Astronauts aboard the space shuttle Discovery will inspect their spacecraft?s vital heat shield for damage today as they head toward the International Space Station.
One day after their spectacular evening launch, shuttle commander Lee Archambault and his seven-astronaut crew plan to use a sensor-laden inspection pole to scan Discovery?s wing edges and nose for signs of new dings or divots.
?We didn?t see anything at all in the first quick look,? NASA?s space operations chief Bill Gerstenmaier said of Discovery?s heat shield after the shuttle launched into space Sunday night. ?It looked pretty clean.?
The heat shield inspection is scheduled to begin at about 2:28 p.m. EDT (1828 GMT) and is the first of several in-flight surveys to search for damage to Discovery?s fragile heat-resistant tiles and panels from launch debris. It has been a standard practice since the 2003 loss of the shuttle Columbia during re-entry due to heat shield damage.
?This is about 5 1/2 to six hours of inspection work using our space shuttle robotic arm,? Archambault said before flight.
Discovery is headed to the International Space Station to deliver the outpost?s final set of U.S.-built solar arrays and a nearly 16-ton girder to complete its power grid and backbone-like main truss. The shuttle is also ferrying Japanese astronaut Koichi Wakata to the space station, where he will replace NASA astronaut Sandra Magnus as a member of the orbiting laboratory?s crew.
Three spacewalks are planned for the 13-day mission, which was delayed more than a month, first by fuel valve concerns and later by a hydrogen gas leak last week.
Shuttle health check
A team of engineers is poring over video of Discovery?s launch, but today?s inspection is the first up-close view they will have to check shuttle?s heat shield health.
?The inspection has become somewhat standard now,? said Discovery pilot Dominic ?Tony? Antonelli before flight. ?We?ll grab this boom out of the shuttle?s payload bay. It?s got sensors on the end and we?ll use those sensors to scan the leading edge and the nose are of the space shuttle to make sure we didn?t sustain any damage from ascent.?
Antonelli, a first-time spaceflyer, is Discovery?s lead robotic arm operator. He will attach the 50-foot (15-meter) inspection boom to the end of the shuttle?s already 50-foot (15-meter) robotic arm and use the tip-mounted cameras and laser sensors to scan Discovery?s nose and wing edges - areas that see the highest temperatures during the scorching heat of re-entry.
?It?s very tedious work and you?re operating the inspection boom within very close proximity of the orbiter for an extended period of time,? Archambault said, adding that he and other crewmates will share the job with Antonelli to ease the workload. ?The idea here is not to let anyone get complacent and keep everyone focused on the job at hand.?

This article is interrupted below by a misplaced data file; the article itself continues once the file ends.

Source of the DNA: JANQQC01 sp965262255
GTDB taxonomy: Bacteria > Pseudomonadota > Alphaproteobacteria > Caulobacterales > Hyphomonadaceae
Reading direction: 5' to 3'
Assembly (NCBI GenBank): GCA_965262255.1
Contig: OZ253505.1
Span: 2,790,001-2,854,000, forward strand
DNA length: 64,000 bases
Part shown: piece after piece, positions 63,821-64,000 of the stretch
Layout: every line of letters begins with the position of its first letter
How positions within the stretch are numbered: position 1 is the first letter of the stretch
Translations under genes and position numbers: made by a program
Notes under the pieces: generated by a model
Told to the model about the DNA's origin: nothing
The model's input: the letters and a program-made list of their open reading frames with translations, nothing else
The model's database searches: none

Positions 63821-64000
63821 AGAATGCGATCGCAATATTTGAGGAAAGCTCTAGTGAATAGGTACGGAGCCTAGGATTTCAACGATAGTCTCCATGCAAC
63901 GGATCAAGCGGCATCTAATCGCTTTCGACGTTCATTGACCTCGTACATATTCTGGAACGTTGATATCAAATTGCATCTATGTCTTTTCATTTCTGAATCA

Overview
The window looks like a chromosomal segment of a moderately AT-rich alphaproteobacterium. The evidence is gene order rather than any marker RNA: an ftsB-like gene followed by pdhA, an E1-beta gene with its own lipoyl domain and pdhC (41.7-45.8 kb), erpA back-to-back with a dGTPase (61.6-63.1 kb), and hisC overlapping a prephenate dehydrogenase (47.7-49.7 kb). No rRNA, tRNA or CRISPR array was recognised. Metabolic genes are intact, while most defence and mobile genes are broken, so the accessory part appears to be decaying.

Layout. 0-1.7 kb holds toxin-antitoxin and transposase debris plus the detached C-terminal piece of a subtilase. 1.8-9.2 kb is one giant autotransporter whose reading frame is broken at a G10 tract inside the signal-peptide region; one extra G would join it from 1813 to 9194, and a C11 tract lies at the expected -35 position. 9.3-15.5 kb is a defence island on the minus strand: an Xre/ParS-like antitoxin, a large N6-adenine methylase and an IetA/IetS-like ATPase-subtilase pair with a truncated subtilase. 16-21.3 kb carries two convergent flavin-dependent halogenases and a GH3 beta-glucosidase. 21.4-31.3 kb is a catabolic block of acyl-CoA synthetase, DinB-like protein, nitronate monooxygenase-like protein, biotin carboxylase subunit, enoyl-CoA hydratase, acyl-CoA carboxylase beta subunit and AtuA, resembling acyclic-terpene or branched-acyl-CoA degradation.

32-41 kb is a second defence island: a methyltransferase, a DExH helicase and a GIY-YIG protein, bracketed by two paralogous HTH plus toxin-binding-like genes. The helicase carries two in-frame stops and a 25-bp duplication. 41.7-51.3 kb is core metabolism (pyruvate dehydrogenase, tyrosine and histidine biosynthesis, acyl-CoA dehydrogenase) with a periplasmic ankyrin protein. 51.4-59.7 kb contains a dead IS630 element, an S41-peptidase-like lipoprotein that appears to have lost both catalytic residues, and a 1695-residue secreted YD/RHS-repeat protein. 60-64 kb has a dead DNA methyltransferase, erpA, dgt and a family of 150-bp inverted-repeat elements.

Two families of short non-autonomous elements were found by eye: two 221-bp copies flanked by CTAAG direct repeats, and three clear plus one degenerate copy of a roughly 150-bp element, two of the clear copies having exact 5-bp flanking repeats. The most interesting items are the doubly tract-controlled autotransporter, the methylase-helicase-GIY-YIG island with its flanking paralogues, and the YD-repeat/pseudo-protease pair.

NASA has kept a close watch on shuttle heat shield integrity since the 2003 loss of the shuttle Columbia and its seven-astronaut crew during landing. A piece of foam insulation from Columbia?s fuel tank broke off during launch and punched a hole in the shuttle?s heat shield on its left wing edge, leading to the shuttle?s destruction during re-entry 16 days later.
Shuttle analysts will study the images from today?s inspection and combine them with data from two more in-flight surveys of Discovery?s heat shield scheduled during the 13-day mission. Astronauts aboard the International Space Station will snap high-resolution photos of Discovery?s tile-covered underbelly just before the shuttle docks on Tuesday in another survey. The last scan, performed after undocking, will search for new dings etched by micrometeorites or other space debris.
NASA flight controllers told Discovery?s crew late Sunday that, so far, the spacecraft appears to be in fine shape after its evening liftoff.
"There are no observations indicating any concern for the vehicle or success of the mission," astronaut George Zamka radioed up to the shuttle from Mission Control at NASA?s Johnson Space Center in Houston.
Discovery is due to dock at the space station on Tuesday at 5:13 p.m. EDT (2113 GMT).
SPACE.com is providing continuous coverage of STS-119 with reporter Clara Moskowitz in Cape Canaveral and senior editor Tariq Malik in New York. Click here for mission updates and SPACE.com's live NASA TV video feed.
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